IGNITING THE SUSSEX BEACONS

OF UNITY

THE HISTORY OF THE

SUSSEX BRANCHES OF A.S.L.E.F. 



EVERY PICTURE TELLS A STORY 

 One of the main reasons for doing these web sites is to try and explain to everybody the history of the footplate grades, the conditions they had to work in and the creation of the A.S.L.E.F. branches within the Brighton & Sussex area.

I am therefore very grateful for people sending me personal photos from their personal collection and for allowing me to display them on the web sites. But unfortunately what is missing, are the stories that accompany them. What I want to do is to try and remedy this by starting to record the remaining stories that are still out there, before they too are lost in the midst of time.

I have added some information about some of the drivers that I know and the comments that have already have been sent to me.

If you too have any stories about your own working life on the footplate, the people that you worked with and the conditions you had to work in please send me and I will post, on the web site.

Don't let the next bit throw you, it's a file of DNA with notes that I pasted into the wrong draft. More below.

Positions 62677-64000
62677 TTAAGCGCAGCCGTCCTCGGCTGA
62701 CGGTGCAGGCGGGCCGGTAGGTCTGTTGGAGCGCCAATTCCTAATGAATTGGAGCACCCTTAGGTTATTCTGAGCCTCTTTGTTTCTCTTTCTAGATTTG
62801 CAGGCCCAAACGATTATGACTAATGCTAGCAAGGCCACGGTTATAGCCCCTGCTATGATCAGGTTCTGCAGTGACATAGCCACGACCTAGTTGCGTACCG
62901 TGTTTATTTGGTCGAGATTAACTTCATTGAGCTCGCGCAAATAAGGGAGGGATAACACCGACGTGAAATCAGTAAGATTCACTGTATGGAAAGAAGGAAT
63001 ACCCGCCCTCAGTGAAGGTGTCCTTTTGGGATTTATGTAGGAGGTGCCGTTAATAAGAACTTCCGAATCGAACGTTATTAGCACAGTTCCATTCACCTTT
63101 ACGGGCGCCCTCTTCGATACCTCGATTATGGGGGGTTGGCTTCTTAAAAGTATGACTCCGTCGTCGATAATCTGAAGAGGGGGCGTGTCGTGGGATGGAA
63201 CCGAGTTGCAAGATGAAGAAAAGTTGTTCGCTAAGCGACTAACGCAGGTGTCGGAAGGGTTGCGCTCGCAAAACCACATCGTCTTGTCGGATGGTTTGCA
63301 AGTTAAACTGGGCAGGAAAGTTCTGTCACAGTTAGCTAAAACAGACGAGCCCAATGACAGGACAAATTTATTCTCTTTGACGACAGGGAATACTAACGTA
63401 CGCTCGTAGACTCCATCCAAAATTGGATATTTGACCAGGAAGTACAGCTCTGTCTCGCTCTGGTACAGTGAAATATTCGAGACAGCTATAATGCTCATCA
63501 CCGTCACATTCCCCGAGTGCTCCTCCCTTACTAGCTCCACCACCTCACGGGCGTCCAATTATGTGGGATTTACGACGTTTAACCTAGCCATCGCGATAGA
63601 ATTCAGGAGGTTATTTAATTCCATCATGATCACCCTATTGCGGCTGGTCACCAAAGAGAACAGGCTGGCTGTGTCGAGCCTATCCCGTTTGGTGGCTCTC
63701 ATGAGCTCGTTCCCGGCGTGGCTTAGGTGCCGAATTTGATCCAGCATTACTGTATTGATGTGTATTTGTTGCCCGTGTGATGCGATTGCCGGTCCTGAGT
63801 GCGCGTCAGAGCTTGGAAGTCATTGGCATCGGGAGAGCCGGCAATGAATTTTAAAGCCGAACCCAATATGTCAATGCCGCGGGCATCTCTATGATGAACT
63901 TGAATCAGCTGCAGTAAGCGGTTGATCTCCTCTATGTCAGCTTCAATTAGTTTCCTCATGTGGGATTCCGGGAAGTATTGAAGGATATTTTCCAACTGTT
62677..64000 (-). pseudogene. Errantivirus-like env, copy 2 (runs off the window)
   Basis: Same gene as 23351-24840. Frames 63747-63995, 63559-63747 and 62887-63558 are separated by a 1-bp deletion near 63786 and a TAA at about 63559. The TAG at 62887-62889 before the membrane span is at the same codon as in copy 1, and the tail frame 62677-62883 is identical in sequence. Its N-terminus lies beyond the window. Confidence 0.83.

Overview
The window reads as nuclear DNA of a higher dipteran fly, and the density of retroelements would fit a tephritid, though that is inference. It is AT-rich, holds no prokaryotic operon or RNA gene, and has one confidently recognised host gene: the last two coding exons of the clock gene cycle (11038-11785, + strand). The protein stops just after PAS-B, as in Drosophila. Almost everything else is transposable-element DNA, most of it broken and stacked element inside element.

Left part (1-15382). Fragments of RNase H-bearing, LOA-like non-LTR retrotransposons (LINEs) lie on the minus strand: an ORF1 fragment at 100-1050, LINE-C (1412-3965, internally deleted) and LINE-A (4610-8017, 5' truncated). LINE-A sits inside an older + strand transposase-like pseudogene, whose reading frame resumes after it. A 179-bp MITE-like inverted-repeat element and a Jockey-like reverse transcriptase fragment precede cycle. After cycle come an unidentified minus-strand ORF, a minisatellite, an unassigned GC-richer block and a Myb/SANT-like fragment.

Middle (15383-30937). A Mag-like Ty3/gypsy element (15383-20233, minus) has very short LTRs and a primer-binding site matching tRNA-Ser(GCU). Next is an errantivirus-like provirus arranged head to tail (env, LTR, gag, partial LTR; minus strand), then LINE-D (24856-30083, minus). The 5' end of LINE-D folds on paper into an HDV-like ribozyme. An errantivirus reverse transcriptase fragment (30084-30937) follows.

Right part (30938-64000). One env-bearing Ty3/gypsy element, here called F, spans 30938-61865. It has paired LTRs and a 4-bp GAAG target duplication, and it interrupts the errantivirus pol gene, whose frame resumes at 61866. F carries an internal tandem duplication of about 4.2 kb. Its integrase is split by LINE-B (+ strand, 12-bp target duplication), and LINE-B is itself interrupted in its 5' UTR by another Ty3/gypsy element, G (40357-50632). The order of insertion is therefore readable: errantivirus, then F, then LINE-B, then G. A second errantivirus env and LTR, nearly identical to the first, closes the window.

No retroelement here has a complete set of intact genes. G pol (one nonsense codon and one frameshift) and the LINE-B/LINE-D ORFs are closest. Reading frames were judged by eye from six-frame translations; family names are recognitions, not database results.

If you are interested in helping me in capturing these stories by any means possible please let me know.



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the history of the Brighton Branch of ASLEF 

 

 

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 BO PEEP JUNCTION 

23 JUNE 1861

EXTRACTS FROM THE ACCIDENT REPORT

BY J.H. RICH CAPT. R.E.

A collision that occurred on the 23rd June by a passenger train of the South Eastern Railway Company running into A passenger train of the London, Brighton, and South Coast Railway Company, at the Bo Peep Junction of these lime of Railway, near the St. Leonard's Station of the London, Brighton, and South Coast Railway.

The London, Brighton, and South Coast Railway Company's train which left London at 8.l0 A.M. on the 23rd June, joined a train from Brighton at Lewes. This train arrived about 19 minutes late at the St. Leonards Station, which is about 300 yards west of the Bopeep Junction.

This delay is in part accounted for by an alteration made in the starting of the train from London, and in its having to wait for the Brighton train at Lewes. It also appears to have lost about 5 minutes on the road.

A notice issued by the Company on the 7th June informed the parties concerned, of the intended alteration in the starting of this train, but the notice omitted to show the change in the hours of arrived and departure from the various stations on the line, which would be the consequence. The omissions is to be regretted, though it was not the cause of the accident.

The train was composed of an engine and tender, 18 passenger carriages, one of which had no passenger and wee used as a break, and two brake vans.